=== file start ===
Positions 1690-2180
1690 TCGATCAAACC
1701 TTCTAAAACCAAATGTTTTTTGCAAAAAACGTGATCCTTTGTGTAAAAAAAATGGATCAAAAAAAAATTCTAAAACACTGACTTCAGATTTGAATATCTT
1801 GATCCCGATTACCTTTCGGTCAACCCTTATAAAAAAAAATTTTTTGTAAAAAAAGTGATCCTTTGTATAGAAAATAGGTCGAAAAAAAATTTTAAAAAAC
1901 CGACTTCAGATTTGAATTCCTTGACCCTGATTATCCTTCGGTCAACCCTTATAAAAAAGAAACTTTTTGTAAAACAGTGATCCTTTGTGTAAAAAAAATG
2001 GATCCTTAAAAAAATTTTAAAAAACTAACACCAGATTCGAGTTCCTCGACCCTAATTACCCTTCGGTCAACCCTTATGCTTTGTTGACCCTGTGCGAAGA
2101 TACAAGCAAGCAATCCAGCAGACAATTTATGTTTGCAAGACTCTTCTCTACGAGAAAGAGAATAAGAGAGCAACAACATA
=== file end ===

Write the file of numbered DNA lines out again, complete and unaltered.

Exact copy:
Positions 1690-2180
1690 TCGATCAAACC
1701 TTCTAAAACCAAATGTTTTTTGCAAAAAACGTGATCCTTTGTGTAAAAAAAATGGATCAAAAAAAAATTCTAAAACACTGACTTCAGATTTGAATATCTT
1801 GATCCCGATTACCTTTCGGTCAACCCTTATAAAAAAAAATTTTTTGTAAAAAAAGTGATCCTTTGTATAGAAAATAGGTCGAAAAAAAATTTTAAAAAAC
1901 CGACTTCAGATTTGAATTCCTTGACCCTGATTATCCTTCGGTCAACCCTTATAAAAAAGAAACTTTTTGTAAAACAGTGATCCTTTGTGTAAAAAAAATG
2001 GATCCTTAAAAAAATTTTAAAAAACTAACACCAGATTCGAGTTCCTCGACCCTAATTACCCTTCGGTCAACCCTTATGCTTTGTTGACCCTGTGCGAAGA
2101 TACAAGCAAGCAATCCAGCAGACAATTTATGTTTGCAAGACTCTTCTCTACGAGAAAGAGAATAAGAGAGCAACAACATA